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If there’s any way a severe leg fracture can be turned into a good break, Giessen wrestler K.C. Brown found it.

Brown, a senior who won the 171-pound title at last week’s Western Sectional qualifying meet in Heidelberg, Germany, lost his junior year on the mat when he broke his left leg in a football game that fall. With his junior season on the mats shot, Brown decided to do more than just watch while he mended.

“Last year, the team had a sponsor who did not know how to wrestle,” first-year Giessen coach Bernard Sweigart wrote Wednesday in an e-mail.

“K.C., whose leg was severely broken — requiring surgery and pins — filled in at practice and coaches’ meetings as our school’s head coach.”

In the process, Brown glimpsed a possible future for himself.

“I loved it,” Brown said Monday by telephone about his coaching experience. “They always say that you either have the ability to coach or you don’t, and I found I had it.”

What he had yet to find out, however, was whether his leg would hold up.

“The first question I asked when I came out of surgery, was, ‘Will I be able to play football again?’ ” Brown said.

The answer was yes, but that recovery would take a full year. Brown jumped the gun and played soccer last spring.

“I couldn’t move around very well,” he laughed about his limping season in Giessen’s back line. “Guys would ask me why I couldn’t run.”

Brown continued at less-than-full speed during a summer spent playing German-American League football. By the time the high school football season began in September, however, Brown, an Eagle Scout and his school’s Junior ROTC battalion commander the last two years, had bounced all the way back.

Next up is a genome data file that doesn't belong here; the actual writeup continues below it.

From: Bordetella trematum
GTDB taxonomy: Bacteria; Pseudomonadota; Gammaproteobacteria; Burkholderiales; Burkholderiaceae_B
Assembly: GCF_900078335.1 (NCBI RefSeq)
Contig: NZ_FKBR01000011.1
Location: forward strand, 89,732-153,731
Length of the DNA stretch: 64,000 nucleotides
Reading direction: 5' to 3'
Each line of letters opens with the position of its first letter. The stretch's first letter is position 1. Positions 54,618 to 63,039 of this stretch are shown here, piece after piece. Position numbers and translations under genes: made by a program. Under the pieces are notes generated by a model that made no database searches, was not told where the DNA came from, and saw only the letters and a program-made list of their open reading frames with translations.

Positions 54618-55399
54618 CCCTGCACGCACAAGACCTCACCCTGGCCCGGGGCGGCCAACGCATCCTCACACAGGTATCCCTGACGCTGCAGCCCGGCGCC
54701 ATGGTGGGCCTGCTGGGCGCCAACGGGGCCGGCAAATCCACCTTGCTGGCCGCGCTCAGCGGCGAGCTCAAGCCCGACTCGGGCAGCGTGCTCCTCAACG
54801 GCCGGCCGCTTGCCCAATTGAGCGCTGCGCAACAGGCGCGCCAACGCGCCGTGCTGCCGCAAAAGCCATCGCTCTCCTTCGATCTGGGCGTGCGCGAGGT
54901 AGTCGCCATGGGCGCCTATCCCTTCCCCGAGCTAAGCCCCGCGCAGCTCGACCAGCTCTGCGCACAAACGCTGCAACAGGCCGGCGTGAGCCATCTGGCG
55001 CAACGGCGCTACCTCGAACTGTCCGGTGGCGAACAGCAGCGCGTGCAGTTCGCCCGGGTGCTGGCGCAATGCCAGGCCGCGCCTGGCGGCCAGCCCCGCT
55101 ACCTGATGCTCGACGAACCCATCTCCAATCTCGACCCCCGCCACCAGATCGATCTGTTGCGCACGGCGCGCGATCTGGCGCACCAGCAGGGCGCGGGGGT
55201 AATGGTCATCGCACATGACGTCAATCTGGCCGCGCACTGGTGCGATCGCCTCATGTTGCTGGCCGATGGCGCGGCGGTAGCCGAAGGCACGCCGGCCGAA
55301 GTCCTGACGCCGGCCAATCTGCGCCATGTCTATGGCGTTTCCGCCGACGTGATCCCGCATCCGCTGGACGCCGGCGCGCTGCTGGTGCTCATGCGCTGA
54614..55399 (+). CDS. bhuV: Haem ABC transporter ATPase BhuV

“The injury was in the back of my mind, but after the first all-out hit, I forgot about it,” he said.

Turns out Brown forgot some other things, too, when wrestling season opened. A European placer as a sophomore, Brown lost his first two matches as a senior.

“I had been coaching, and that’s a very different perspective,” he said. “My first two matches, it was like I couldn’t react. I kept doing the same things over and over, not adjusting and not thinking. Against [Bitburg’s Daniel] Renaud, I used the same move three times, even though it didn’t work the first two.”

The cobwebs cleared, though, and Brown will take a 17-match winning streak into Friday’s opening round-robin match at the European championships. Brown said he’ll be on a mission there.

“I’m going to go all-out,” he said. “It’s the last tournament of the season. It’s my last tournament ever.”

As a schoolboy, that is. Brown said he plans to attend a community college in Binghampton, N.Y., as the start of his road to becoming a wrestling coach.

Sweigart thinks Brown, whom he asked upon taking over to act as an assistant in the wrestling room and at matside in tournaments, will be a good one.

“I sincerely hope that K.C. coaches in the future,” he wrote of his team leader. “His knowledge, experiences, ideas and leadership would give young wrestlers a wonderful environment for learning to wrestle.”


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